Featuring controversial new EU online copyright legislation, an opinion piece on gold open access and Plan S published in the NEJM, a partnership between Kudos and DataCite and Open Pharma educational materials on open access
The European Parliament passes new legislation on online copyright via MIT Technology Review
This week, members of the European Parliament voted to pass Article 11 and Article 13, paving the way for a significant shift in online copyright law. The new legislation requires search engines to pay publishers for reproduced extracts of their content and increases the legal responsibility of online platforms such as YouTube for content that violates copyright. The passing of this new copyright law has been controversial among academics and technologists and followed an online petition against it that reached five million signatures. In this opinion piece, the author discusses some of the criticisms of the new legislation. Critics note that a few established publishers will receive the bulk of the revenue from search engines, and that the engines may decide to allow access to less information to avoid paying the publishers. Furthermore, automated filters that search for content that violates copyright will probably also filter out compliant content. If this is the case, the new legislation will not be beneficial to any of the involved parties (search engines, small publishers or users).
In this opinion piece the author addresses the question of whether the gold open access model has accelerated research and advanced science, increased citations and driven down publishing costs. She deconstructs the model by arguing that gold open access publishing has increased costs, that articles published in subscription journals receive more citations than those published in open access journals, and that most scientists still prefer to submit their work to subscription journals. The author concludes that, given these summations, this is not the right time to insist that scientific content should be freely available online, as advocated by Plan S. It is not surprising that the article has been met with criticism. For example, the author of a blog post on protocols.io rebutted the claims raised in the NEJM article by arguing that costs have not come down with gold open access because many journals ‘double-dip’ for subscription and open access fees, that open access can accelerate science in ways beyond just increasing citations, and that scientists would agree to their articles being made open access when given the opportunity.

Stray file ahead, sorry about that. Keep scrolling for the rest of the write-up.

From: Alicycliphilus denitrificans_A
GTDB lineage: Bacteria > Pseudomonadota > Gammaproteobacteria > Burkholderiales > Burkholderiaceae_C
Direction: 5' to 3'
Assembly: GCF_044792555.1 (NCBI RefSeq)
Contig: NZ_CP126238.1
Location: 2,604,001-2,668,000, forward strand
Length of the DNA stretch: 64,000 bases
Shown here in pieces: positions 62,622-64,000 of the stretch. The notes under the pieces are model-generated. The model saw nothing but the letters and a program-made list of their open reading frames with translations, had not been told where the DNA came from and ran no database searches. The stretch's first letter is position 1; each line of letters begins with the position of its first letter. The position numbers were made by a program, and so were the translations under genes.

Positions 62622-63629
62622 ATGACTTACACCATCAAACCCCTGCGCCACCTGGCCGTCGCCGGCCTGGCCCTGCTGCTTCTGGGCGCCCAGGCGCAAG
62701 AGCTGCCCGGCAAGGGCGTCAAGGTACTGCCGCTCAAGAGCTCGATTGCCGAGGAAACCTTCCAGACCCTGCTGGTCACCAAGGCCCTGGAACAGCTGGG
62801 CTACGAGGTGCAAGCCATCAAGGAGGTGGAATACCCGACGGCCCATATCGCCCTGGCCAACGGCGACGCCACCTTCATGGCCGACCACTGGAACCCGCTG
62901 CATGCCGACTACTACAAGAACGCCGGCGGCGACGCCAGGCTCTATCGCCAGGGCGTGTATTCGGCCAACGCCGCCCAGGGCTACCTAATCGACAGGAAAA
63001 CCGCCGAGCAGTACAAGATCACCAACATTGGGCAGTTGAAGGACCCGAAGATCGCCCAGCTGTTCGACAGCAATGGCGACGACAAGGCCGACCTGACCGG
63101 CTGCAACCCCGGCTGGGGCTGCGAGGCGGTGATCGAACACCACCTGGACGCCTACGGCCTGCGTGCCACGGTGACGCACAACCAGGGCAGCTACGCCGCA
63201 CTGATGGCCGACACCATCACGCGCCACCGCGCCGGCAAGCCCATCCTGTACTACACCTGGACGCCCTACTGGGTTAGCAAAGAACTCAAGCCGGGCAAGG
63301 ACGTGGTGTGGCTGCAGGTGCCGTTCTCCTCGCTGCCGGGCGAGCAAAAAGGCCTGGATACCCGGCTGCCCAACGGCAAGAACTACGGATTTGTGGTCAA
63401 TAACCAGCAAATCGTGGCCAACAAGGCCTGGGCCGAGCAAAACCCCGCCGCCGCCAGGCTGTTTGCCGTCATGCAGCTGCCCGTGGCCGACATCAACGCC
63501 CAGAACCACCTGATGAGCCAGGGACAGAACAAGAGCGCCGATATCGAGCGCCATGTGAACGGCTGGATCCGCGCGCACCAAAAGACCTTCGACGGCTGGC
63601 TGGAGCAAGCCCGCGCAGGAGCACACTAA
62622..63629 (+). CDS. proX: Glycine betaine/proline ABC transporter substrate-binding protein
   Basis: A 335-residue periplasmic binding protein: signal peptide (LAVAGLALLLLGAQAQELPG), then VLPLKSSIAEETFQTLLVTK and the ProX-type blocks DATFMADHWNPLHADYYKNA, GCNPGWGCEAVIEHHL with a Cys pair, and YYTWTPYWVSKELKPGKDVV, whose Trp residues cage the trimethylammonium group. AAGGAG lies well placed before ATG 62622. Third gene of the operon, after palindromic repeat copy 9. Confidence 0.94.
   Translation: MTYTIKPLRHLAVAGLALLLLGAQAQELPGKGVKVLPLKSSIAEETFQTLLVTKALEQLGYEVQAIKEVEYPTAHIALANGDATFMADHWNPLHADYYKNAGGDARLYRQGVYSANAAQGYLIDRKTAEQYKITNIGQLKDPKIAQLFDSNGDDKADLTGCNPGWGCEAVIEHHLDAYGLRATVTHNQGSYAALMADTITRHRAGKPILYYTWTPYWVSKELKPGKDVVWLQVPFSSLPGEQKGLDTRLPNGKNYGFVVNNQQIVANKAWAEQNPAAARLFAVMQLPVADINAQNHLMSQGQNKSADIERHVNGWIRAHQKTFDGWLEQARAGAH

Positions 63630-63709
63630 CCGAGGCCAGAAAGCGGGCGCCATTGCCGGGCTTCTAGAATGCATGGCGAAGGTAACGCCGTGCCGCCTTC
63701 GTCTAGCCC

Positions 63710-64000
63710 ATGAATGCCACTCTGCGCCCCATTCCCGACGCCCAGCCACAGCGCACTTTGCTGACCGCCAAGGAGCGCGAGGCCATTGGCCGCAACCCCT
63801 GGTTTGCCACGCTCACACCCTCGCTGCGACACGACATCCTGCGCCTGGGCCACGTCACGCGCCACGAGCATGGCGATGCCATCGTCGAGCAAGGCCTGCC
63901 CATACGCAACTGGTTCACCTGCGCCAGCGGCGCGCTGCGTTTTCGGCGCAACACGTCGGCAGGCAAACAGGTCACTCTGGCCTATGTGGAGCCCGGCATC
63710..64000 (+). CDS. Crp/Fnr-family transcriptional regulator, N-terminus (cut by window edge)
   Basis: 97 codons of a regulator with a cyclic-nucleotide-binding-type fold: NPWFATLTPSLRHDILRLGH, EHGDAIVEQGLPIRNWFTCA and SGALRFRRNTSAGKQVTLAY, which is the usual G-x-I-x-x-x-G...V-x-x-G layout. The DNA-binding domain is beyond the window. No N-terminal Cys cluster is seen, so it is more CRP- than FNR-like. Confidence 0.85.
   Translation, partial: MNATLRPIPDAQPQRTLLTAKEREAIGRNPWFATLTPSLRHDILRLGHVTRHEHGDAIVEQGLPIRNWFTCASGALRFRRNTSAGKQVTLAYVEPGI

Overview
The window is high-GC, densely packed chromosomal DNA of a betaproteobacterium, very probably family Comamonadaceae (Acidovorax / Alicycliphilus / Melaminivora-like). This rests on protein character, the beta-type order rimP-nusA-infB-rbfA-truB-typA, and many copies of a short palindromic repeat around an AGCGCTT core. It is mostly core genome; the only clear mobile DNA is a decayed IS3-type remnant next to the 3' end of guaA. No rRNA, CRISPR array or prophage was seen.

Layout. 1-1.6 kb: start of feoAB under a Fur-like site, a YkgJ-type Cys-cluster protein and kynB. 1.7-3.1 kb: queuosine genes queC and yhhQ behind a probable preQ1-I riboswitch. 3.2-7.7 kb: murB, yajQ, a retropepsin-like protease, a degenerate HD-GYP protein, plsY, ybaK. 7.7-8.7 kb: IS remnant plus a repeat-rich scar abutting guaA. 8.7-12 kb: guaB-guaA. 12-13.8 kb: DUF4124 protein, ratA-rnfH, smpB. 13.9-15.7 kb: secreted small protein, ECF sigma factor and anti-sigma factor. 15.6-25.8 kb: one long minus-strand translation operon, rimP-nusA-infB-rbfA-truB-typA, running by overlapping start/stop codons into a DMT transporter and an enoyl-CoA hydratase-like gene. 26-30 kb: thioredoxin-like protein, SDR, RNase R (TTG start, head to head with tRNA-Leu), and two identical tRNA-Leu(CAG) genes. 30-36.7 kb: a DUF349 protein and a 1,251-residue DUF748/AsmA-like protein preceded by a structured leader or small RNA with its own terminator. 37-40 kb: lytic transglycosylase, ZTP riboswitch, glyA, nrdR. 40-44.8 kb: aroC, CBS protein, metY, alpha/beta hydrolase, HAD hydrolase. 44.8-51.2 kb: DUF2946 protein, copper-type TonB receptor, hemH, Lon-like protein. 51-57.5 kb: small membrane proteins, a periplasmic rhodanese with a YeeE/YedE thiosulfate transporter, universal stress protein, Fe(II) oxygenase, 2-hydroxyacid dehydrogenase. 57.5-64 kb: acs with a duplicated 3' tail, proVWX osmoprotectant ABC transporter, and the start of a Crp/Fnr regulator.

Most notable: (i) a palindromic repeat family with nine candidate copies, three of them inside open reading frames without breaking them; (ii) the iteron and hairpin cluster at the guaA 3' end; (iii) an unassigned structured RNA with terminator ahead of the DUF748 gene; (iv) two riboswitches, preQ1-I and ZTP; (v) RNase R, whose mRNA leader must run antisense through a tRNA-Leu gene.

Kudos, a service that accelerates research impact through strategic communications management, announced this week a partnership with DataCite, an organization that provides Digital Object Identifiers (DOIs) for research data. Through this partnership, Kudos will provide researchers with DOIs for their research projects and programmes, allowing these outputs to be referenced and tracked more easily than before. To date, DOIs have primarily been attached to individual outputs such as articles and data sets. It is believed that the Kudos–DataCite partnership will allow project DOIs to be offered on a large scale for the first time.
A report published this week by the Universities Allied for Essential Medicines and TranspariMED showed that 63% of the universities that fund the largest proportion of trials in the USA failed to post study findings on ClinicalTrials.gov within 12 months of completion, as required by US law. Results of 31% of the trials funded by these universities that were due for reporting could not be found on the public trial registry. However, the findings of the study suggest that US universities have recently improved their trial reporting, with a previous analysis showing that 90% of all trials funded by US institutions between 2008 and 2015 were not reported on time.
Open Pharma releases educational materials on open access via Open Pharma
Although there has been an increasing trend towards open access publishing in recent years, the definition of open access and of the different types of open access options available is confusing and often poorly understood. There is also a lack of guidance on open access publishing, particularly for commercial research funders. To address these issues, Open Pharma has developed a set of educational slides on open access in collaboration with its members and supporters, which is available to download here.
This week, open science advocate Jon Tennant announced on Twitter that he has put together a collection of key peer-reviewed articles and preprints on open science, research and scholarship on the ScienceOpen publishing network. In his tweet, Tennant invites interested parties to suggest additional content that should be included in the collection.